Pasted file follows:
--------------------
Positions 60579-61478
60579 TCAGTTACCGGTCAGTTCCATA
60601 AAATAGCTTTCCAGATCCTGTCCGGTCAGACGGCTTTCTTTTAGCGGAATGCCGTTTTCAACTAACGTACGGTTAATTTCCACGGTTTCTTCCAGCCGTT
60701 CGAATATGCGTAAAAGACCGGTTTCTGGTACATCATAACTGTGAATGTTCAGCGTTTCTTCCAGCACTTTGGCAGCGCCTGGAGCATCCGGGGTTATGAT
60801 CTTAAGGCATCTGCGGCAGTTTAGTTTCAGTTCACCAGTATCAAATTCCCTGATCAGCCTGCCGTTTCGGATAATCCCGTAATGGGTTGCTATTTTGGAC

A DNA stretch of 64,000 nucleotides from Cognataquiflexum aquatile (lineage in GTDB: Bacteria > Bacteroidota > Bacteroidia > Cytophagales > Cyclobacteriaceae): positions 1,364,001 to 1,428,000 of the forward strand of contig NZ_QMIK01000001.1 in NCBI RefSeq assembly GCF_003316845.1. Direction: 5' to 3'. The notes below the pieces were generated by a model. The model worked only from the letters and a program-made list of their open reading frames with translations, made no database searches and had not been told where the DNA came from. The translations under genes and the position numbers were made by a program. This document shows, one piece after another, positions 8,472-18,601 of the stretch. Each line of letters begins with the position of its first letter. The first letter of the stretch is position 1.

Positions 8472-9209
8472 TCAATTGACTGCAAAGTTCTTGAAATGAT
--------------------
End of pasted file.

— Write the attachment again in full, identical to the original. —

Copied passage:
Positions 60579-61478
60579 TCAGTTACCGGTCAGTTCCATA
60601 AAATAGCTTTCCAGATCCTGTCCGGTCAGACGGCTTTCTTTTAGCGGAATGCCGTTTTCAACTAACGTACGGTTAATTTCCACGGTTTCTTCCAGCCGTT
60701 CGAATATGCGTAAAAGACCGGTTTCTGGTACATCATAACTGTGAATGTTCAGCGTTTCTTCCAGCACTTTGGCAGCGCCTGGAGCATCCGGGGTTATGAT
60801 CTTAAGGCATCTGCGGCAGTTTAGTTTCAGTTCACCAGTATCAAATTCCCTGATCAGCCTGCCGTTTCGGATAATCCCGTAATGGGTTGCTATTTTGGAC

A DNA stretch of 64,000 nucleotides from Cognataquiflexum aquatile (lineage in GTDB: Bacteria > Bacteroidota > Bacteroidia > Cytophagales > Cyclobacteriaceae): positions 1,364,001 to 1,428,000 of the forward strand of contig NZ_QMIK01000001.1 in NCBI RefSeq assembly GCF_003316845.1. Direction: 5' to 3'. The notes below the pieces were generated by a model. The model worked only from the letters and a program-made list of their open reading frames with translations, made no database searches and had not been told where the DNA came from. The translations under genes and the position numbers were made by a program. This document shows, one piece after another, positions 8,472-18,601 of the stretch. Each line of letters begins with the position of its first letter. The first letter of the stretch is position 1.

Positions 8472-9209
8472 TCAATTGACTGCAAAGTTCTTGAAATGAT